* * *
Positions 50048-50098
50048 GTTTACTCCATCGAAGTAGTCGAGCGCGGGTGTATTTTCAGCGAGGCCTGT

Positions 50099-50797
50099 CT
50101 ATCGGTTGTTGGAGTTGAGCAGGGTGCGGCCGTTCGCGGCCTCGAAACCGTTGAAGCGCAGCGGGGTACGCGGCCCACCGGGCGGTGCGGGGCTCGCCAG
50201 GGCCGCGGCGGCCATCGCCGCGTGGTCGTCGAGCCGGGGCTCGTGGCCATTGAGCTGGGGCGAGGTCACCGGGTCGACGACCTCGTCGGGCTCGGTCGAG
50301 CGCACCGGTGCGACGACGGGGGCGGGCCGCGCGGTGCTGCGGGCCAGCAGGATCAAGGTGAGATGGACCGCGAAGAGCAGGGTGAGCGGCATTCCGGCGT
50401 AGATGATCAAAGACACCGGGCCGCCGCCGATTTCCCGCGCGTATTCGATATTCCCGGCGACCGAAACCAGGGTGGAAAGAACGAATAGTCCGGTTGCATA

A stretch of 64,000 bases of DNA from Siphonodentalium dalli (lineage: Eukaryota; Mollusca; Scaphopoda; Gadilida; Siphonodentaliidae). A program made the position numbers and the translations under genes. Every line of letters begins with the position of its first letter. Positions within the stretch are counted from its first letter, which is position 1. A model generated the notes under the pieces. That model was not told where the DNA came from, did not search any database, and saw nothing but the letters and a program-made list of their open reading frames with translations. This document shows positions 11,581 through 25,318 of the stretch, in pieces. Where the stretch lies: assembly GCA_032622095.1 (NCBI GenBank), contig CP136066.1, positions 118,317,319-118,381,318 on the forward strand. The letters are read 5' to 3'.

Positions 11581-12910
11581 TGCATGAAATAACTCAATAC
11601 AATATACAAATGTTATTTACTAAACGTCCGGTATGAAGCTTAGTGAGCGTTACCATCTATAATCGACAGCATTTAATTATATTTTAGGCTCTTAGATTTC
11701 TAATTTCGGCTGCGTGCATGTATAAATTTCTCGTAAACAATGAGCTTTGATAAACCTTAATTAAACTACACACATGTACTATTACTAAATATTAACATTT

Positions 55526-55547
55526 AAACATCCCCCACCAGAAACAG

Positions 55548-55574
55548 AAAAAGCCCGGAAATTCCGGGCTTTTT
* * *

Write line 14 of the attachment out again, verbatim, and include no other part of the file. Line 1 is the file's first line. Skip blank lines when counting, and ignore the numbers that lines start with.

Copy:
Positions 55526-55547